Arctonauts tries to make sources about  polar exploration more accessible, by providing access to older published ones and slowly attempting to digitalize others. Currently focused on the Franklin Expedition and its crew, eventually we hope broaden our view to more of the 19th century.

Beside just publishing sources, Arctonauts has a blog attached to it where sources will be explained and other research will be published.

Right now, Arctonauts is ran solely by Wuyts, who started it as a passion project after seeing how polar explorations sources are both extremely scattered and low on the digitalization pole. 

Other Places

Twitter: @Arctonauts
Arctonauts email: contact@arctonauts.com

Authors, Editors, &c.


Wuyts is a Masters student in History at Ghent University, currently focusing their work on polar exploration and naval masculinities. They have appeared on Terror Camp, discussing the life of Charles Frederick Des Voeux, and AskHistorians 2021 Digital Conferences, on a panel discussing media depictions of history versus reality. They can occasionally be found having random thoughts about the queerification of historical figures and quoting weird passages from the narratives he’s reading on Twitter. When it comes to Arctonauts, they are the main dev and designer behind the site, as well as the transcriber and editor for most sources posted so far. If you want to contact them via email, you can!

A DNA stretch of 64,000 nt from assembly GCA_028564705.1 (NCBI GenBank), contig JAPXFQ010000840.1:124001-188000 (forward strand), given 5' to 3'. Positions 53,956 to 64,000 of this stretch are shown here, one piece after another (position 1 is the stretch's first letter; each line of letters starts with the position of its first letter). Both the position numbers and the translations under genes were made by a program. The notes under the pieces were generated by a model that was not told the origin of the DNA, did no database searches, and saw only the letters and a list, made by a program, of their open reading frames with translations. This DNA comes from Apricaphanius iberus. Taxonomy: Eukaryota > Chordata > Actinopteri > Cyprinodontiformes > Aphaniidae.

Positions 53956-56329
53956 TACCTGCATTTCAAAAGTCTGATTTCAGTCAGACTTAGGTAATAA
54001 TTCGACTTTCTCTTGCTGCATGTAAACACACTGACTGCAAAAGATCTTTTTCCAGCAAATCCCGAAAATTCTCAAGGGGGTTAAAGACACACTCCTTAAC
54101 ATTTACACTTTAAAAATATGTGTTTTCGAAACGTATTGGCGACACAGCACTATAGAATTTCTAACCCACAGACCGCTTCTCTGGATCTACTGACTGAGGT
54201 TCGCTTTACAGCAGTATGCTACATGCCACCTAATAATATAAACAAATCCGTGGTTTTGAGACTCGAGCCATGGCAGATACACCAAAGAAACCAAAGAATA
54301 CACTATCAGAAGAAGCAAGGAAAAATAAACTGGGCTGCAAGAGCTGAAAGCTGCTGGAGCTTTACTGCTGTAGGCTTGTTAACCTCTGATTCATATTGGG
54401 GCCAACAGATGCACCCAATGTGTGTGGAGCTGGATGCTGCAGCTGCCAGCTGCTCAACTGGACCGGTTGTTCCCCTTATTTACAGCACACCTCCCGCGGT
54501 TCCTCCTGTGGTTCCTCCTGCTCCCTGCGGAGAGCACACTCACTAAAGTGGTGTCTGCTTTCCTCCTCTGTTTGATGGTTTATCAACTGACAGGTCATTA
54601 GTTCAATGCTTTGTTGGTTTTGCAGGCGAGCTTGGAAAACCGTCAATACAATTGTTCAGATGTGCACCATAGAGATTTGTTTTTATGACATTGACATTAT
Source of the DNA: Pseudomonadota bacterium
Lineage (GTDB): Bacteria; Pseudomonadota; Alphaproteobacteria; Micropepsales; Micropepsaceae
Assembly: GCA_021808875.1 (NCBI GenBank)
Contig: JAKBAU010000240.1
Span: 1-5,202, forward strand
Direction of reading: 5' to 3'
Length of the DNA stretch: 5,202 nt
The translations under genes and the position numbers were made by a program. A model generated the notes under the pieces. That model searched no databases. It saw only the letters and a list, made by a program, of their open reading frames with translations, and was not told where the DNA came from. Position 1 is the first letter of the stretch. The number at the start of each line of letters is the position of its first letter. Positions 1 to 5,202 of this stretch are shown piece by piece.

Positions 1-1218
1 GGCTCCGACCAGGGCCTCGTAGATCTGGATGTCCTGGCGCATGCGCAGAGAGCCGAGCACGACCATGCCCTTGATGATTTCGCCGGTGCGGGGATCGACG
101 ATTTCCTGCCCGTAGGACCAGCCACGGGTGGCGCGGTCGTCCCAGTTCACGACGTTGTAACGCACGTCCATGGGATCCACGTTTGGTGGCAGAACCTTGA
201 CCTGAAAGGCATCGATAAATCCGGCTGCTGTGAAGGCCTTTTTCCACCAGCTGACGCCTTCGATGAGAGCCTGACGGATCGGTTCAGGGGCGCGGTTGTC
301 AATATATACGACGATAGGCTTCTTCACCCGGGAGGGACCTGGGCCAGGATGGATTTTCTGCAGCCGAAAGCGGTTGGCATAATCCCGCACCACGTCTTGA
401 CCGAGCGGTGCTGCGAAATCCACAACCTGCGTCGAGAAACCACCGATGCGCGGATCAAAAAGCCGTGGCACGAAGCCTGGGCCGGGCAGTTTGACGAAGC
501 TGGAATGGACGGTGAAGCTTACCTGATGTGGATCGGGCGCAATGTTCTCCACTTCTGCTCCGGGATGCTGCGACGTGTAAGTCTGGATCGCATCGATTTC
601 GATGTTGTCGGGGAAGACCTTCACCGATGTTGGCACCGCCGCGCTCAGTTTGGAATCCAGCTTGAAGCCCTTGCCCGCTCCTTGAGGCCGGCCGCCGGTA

Kathryn H. Stutz

Kathryn H. Stutz (email/twitter) is a doctoral student of classics at Johns Hopkins University whose research investigates the nineteenth century phenomenon of “polar classics,” that is, the influence of the ancient Mediterranean world upon more modern acts of imperial exploration at the edges of the earth, such as the lost expedition of Sir John Franklin. Kathryn has presented aspects of this research at several conferences, including presentations for digital academic events such as the video essay “Saints Who Never Existed: Relics of Franklin’s Lost Arctic Expedition & the Archaeology of a Queer Narrative,” developed as part of Indiana University’s 2021 Graduate Conference, How to Do Things with Worlds, and the filmed talk “Lady Franklin’s Legacy, or, the Fictional Afterlives of a Polar Explorer’s Widow,” composed for the AskHistorians 2021 Digital Conference, [Deleted] & Missing History: Reconstructing the Past, Confronting Distortions. Furthermore, Kathryn has published both reviews of polar historical fiction and also polar adaptations of ancient poetry, including a transformative translation of an ancient Greek poem by Sappho—blending the context of the ancient Mediterranean with aspects of Victorian Arctic exploration history—published in the translation journal Ancient Exchanges.

Alexa Price

Twitter. Blurb incoming!